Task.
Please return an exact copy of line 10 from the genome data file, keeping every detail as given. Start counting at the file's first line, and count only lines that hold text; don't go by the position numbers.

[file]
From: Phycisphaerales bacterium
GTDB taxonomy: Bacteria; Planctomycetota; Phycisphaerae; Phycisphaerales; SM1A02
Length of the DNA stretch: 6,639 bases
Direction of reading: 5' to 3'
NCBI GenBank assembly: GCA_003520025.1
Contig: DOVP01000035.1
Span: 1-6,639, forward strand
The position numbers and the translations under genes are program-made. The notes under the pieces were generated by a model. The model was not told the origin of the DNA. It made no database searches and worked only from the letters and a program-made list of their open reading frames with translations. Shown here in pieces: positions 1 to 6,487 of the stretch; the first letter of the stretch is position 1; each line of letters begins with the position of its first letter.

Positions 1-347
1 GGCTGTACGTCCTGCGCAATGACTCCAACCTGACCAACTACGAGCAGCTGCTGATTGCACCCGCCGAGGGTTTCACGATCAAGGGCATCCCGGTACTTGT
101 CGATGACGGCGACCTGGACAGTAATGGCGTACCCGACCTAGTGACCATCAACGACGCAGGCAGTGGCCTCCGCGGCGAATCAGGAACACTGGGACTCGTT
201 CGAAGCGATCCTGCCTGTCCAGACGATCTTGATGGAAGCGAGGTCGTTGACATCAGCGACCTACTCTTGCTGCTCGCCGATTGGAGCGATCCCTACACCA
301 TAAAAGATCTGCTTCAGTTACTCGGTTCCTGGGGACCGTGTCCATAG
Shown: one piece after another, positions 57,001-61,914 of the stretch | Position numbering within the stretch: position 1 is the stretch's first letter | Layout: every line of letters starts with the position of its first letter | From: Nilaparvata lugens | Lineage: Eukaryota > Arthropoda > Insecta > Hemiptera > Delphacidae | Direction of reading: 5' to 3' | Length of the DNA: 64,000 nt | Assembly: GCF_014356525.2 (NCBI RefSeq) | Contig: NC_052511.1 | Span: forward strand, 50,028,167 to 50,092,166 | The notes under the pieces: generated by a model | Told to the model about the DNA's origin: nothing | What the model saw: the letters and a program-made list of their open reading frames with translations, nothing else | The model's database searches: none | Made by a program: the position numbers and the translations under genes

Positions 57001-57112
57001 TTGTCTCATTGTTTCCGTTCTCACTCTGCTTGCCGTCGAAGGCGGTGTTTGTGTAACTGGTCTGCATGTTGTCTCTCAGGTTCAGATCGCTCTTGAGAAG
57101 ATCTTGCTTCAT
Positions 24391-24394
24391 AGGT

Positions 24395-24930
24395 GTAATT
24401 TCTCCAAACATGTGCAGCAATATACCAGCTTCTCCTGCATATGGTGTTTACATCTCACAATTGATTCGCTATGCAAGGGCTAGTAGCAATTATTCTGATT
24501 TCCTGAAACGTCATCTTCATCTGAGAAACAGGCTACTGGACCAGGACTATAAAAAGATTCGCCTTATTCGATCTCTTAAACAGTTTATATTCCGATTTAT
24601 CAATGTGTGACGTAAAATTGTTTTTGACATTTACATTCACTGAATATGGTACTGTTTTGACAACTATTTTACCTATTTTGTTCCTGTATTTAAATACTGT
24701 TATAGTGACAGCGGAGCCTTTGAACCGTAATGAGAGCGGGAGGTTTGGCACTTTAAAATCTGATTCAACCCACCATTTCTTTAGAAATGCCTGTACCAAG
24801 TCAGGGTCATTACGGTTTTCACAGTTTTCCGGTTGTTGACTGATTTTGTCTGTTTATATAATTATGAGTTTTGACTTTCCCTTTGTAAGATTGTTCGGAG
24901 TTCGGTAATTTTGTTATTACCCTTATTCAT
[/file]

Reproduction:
1 GGCTGTACGTCCTGCGCAATGACTCCAACCTGACCAACTACGAGCAGCTGCTGATTGCACCCGCCGAGGGTTTCACGATCAAGGGCATCCCGGTACTTGT